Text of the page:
How to Become Addicted to God

By Will Dole

Acts 2:42, Part 1
In last month’s article I used the analogy of addiction to illustrate our relationship with God. In doing so I drew three comparisons between the two. Namely, that our relationship with God appears foolish to the world, it takes some time to acquire, and once we are addicted we will want more.
Intellectually, the idea works. But what good does this idea do us as we walk through our day in an attempt to press on toward the goal Christ has for us? Well really, if we stop with these three points, there is little benefit. To know I ought to be addicted to God does me no good unless I know how to become addicted to God. While there is no magic formula, over the course of the next few months I will attempt to share a few fundamental things, which we nonetheless often overlook in our lives.
To become addicted to God requires more than simply attempting to make God our number one priority. This is jargon that we throw around often, especially in church circles—I know I have used this phrase many times, and perhaps you have, too. One of the mains texts used in connection with this idea is Matthew 6:33: “But seek first his kingdom and his righteousness, and all these things will be given to you as well.” The idea most people draw from this verse is something to the effect of, “If God is my number one priority, then He is going to give me the other things that I’m chasing as well.” Really?
In the preceding verses, Jesus is instructing us to worry about nothing, not even the food we will eat or the clothes we will wear. Jesus is not placing the kingdom of God at the top of a list of priorities—the Pharisees were doing that already. No, He is saying that our singular pursuit ought to be God. He says we should lay aside what the pagans are worrying about (verse 32) and pursue Him instead. When we do so, He will take care of our other needs. So, Jesus should not be a priority in our lives, but rather our driving passion.
This will exemplify itself in many ways, but let’s focus on the first of four examples from Acts 2:42: “They devoted themselves to the apostles’ teaching and to fellowship, to the breaking of bread and to prayer.” The first thing we read is that we are to devote ourselves to the apostles’ teaching. Who were the apostles and what were they teaching? Not to oversimplify it, but the apostles are the guys who wrote the New Testament and they taught the words and deeds of Jesus. They also taught the Old Testament, and how it testified of Jesus. What can we draw from this? Simple: studying the Bible is important.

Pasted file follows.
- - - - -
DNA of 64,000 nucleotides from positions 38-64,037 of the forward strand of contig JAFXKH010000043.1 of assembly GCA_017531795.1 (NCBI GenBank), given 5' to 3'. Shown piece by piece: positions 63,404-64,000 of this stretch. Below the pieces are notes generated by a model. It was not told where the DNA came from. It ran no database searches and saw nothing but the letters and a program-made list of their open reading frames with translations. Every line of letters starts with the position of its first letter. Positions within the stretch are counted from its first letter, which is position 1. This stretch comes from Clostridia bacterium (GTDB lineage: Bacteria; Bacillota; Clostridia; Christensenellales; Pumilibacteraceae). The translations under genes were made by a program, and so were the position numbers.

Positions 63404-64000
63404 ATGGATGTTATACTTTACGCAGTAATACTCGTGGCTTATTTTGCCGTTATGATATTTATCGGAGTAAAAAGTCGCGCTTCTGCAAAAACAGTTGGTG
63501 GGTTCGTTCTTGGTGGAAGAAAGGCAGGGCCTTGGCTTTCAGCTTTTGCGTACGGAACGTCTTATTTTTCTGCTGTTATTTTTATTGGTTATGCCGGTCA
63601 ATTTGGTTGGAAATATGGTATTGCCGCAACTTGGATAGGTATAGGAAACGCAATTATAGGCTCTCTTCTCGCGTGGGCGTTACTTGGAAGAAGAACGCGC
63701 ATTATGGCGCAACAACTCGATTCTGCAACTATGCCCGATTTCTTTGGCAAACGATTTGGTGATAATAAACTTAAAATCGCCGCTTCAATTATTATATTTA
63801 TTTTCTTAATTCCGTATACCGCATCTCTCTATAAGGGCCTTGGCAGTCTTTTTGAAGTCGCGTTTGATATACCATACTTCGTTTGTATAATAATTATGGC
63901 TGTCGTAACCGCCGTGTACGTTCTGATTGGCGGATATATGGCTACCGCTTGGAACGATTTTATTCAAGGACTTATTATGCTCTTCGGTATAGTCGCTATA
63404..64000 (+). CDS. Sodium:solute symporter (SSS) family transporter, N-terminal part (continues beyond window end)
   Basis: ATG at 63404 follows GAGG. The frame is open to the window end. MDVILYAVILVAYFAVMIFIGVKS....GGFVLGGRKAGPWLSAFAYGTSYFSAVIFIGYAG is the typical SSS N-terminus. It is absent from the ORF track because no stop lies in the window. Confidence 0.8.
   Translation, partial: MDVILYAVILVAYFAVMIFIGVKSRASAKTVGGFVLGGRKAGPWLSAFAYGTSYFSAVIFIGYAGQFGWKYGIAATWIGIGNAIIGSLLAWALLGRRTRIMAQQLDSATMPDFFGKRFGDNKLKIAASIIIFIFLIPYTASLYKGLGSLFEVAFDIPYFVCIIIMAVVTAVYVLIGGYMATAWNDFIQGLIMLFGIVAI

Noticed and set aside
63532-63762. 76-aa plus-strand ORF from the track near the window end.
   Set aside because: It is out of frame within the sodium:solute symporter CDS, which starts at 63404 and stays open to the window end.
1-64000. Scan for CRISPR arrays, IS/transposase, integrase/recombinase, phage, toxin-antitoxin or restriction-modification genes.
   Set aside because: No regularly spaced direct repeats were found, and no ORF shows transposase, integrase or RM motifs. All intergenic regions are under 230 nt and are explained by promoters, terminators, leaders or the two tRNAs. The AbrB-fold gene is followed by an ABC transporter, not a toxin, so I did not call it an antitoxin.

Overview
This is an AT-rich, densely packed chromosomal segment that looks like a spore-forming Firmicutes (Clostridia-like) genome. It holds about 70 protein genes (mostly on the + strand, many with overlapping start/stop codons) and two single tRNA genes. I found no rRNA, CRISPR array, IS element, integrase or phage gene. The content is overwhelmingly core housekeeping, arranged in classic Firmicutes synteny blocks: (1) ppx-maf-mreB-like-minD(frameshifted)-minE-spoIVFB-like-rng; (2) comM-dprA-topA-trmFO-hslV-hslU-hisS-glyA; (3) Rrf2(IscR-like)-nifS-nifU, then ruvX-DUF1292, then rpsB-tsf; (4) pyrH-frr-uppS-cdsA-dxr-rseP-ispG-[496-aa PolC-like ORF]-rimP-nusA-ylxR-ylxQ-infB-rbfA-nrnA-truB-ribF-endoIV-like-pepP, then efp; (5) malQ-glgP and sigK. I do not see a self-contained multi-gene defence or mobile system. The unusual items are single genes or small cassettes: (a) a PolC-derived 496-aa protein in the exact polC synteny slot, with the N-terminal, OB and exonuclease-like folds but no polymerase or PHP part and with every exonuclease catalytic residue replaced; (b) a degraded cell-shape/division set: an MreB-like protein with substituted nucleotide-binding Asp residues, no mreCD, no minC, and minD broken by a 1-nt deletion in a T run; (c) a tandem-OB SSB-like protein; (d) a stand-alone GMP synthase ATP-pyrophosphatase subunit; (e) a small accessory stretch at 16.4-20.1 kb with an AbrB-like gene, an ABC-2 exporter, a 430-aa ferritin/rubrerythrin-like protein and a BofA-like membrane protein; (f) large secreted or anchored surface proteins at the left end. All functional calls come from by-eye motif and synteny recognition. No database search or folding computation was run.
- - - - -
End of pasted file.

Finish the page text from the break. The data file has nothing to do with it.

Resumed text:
Of course, we know this, but how often do we actually read it? And when we do read it, how much do we really learn? This is one of the ways we can discern whether God is a priority or a passion for us. If our relationship with Him is only a priority, reading the Bible is something on our checklist of things to do, and we are often inclined to either push it down the list, or hurry and get that pesky Bible reading out of the way. Perhaps we find a way to push it completely off the list.
Conversely, if we are reading with the intent and the mindset of seeking His kingdom, knowing what Paul says in 2 Timothy 3:16 that all Scripture is God-breathed, then we will look at it, not as something that must be done to fulfill our list of so-called Christian duties, but as an opportunity to grow closer to our loving Creator. It should not a burden, but an incredible opportunity.
If my desire is to become addicted to Him, then I need to feed my addiction. We should feast regularly on God’s word—not just in small bits and pieces reading quickly to get it done, but taking big bites and thoroughly savoring them. Chew on the details and digest the nuances. There is so much to be enjoyed. God has written to us a revelation of Himself. What a better place to start in our pursuit of Him than in devotion to His word? Let’s take action on this, and in the following issues we’ll examine the three other things found in Acts 2:42: fellowship, the breaking of bread and prayer.

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